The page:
The grand Union buildings sit on Meintjies Kop and overlook the city of Pretoria.
The South African government’s formal seat is located in the Union Buildings, which also serve as the president’s offices. On Meintjies Kop, the opulent Union structures stare over Pretoria. The English monumental style was used in the construction of the Union Buildings, which were made of light sandstone and designed by Sir Herbert Baker. The Buildings have a semi-circular shape and are over 275 metres long, with two wings on either side. This helps to symbolise the coming together of a once-divided people. English and Afrikaans are represented by the east and west wings, respectively.
Many people view the Union Buildings as the architect’s crowning effort and a masterpiece of South African architecture. In November 1910, the foundation stone was set. The building, which took more than 1,265 men three years to construct, was finished in 1913.
Particularly noteworthy are the 9 000-seat amphitheatre and the tiered gardens encircling the buildings that were entirely planted with indigenous vegetation.
There are many statues and memorials on the grounds. When in Pretoria, you really must visit the Union Buildings and its magnificent gardens.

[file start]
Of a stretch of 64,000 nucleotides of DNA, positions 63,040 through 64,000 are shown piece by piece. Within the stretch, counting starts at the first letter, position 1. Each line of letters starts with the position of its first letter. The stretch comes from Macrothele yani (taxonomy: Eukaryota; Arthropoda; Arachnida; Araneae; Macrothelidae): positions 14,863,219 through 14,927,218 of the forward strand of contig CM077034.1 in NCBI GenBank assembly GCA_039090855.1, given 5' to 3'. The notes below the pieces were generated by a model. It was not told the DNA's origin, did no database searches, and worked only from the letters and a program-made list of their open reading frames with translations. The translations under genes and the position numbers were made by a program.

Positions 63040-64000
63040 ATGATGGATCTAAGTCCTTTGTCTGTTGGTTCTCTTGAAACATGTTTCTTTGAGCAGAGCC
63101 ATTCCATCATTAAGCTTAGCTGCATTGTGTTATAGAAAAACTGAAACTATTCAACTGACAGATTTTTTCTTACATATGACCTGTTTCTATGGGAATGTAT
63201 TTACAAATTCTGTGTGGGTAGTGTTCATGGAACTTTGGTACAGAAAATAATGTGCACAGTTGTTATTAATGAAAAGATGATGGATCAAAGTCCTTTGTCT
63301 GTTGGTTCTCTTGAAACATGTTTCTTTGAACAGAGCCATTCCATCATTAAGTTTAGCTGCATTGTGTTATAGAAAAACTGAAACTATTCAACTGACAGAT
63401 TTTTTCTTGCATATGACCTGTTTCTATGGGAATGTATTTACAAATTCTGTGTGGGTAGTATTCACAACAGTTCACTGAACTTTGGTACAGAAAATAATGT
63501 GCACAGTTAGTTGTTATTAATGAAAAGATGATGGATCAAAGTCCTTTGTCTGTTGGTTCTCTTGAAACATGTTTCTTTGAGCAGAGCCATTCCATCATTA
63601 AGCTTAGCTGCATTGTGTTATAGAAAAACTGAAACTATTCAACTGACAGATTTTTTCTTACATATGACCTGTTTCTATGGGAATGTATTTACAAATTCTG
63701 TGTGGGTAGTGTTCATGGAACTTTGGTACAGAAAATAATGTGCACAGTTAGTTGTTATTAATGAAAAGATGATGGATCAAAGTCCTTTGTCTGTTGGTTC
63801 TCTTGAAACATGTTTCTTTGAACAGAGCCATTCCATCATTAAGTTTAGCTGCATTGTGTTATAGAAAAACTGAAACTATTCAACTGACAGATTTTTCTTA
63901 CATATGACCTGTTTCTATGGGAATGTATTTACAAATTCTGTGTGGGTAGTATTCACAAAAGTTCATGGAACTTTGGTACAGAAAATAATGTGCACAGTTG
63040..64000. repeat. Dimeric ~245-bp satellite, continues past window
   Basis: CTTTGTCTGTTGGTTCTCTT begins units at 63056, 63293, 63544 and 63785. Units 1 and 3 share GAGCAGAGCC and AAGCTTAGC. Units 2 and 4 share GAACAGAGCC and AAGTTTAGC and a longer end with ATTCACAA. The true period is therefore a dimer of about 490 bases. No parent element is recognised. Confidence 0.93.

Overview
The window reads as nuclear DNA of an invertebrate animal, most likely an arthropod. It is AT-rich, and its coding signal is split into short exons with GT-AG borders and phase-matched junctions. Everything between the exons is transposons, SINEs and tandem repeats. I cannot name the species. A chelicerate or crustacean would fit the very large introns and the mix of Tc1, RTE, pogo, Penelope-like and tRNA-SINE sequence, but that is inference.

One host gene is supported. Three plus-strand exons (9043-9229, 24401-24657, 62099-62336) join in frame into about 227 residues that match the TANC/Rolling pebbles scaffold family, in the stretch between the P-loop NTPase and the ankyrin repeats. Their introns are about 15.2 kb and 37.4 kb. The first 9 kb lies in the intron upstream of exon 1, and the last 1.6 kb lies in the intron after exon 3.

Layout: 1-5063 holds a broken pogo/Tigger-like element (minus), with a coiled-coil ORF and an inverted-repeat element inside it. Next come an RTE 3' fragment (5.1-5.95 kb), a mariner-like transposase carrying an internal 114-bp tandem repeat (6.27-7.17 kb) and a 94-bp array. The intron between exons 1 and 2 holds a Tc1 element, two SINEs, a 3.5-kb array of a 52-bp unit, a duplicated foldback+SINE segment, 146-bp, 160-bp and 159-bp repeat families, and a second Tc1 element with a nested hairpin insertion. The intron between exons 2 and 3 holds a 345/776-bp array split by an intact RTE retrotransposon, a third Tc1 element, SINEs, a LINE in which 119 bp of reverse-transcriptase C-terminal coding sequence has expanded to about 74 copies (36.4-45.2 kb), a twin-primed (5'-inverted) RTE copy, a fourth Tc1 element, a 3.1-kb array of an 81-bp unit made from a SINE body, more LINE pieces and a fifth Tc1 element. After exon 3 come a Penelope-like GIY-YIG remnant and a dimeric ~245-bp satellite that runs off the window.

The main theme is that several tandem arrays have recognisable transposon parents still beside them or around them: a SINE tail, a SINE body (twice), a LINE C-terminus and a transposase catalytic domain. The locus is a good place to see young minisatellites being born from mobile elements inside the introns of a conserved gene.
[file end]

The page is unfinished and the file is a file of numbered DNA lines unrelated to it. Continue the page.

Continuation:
The Union Buildings are regarded as South Africa’s masterpiece of architecture. The administrative offices of the Union of South Africa are housed in the Union Buildings, which Herbert Baker designed and built and finished in 1913. It still serves as the official seat of government and is home to the South African president’s offices. It looks out over the city from its location on Meintjieskop. Cape Town is where Parliament’s legislative branch is located.
The Building is more than 275 metres long and is constructed of light sandstone. It has two wings on either side and is constructed in the shape of a semi-circle. The English and the Afrikaners, two officially split nations, were symbolised by the wings. The Dellville Wood War Memorials, which honour South African soldiers who lost their lives in the First World War, are situated on the grounds. The tiered Gardens have a 9000-seat amphitheatre and are exquisitely planted only with native species. Within the magnificent Gardens, there are numerous Monuments and Statues.
The march of Afrikaner women to the Union Buildings in 1915 to demand a review of the prison sentences for those who revolted against the government’s decision to participate in the First World War was one of several significant events that took place there. Forty years later, in 1956, 20,000 women marched to the Union Buildings to deliver a message to Minister J.G. Strijdom in protest of the Apartheid legislation.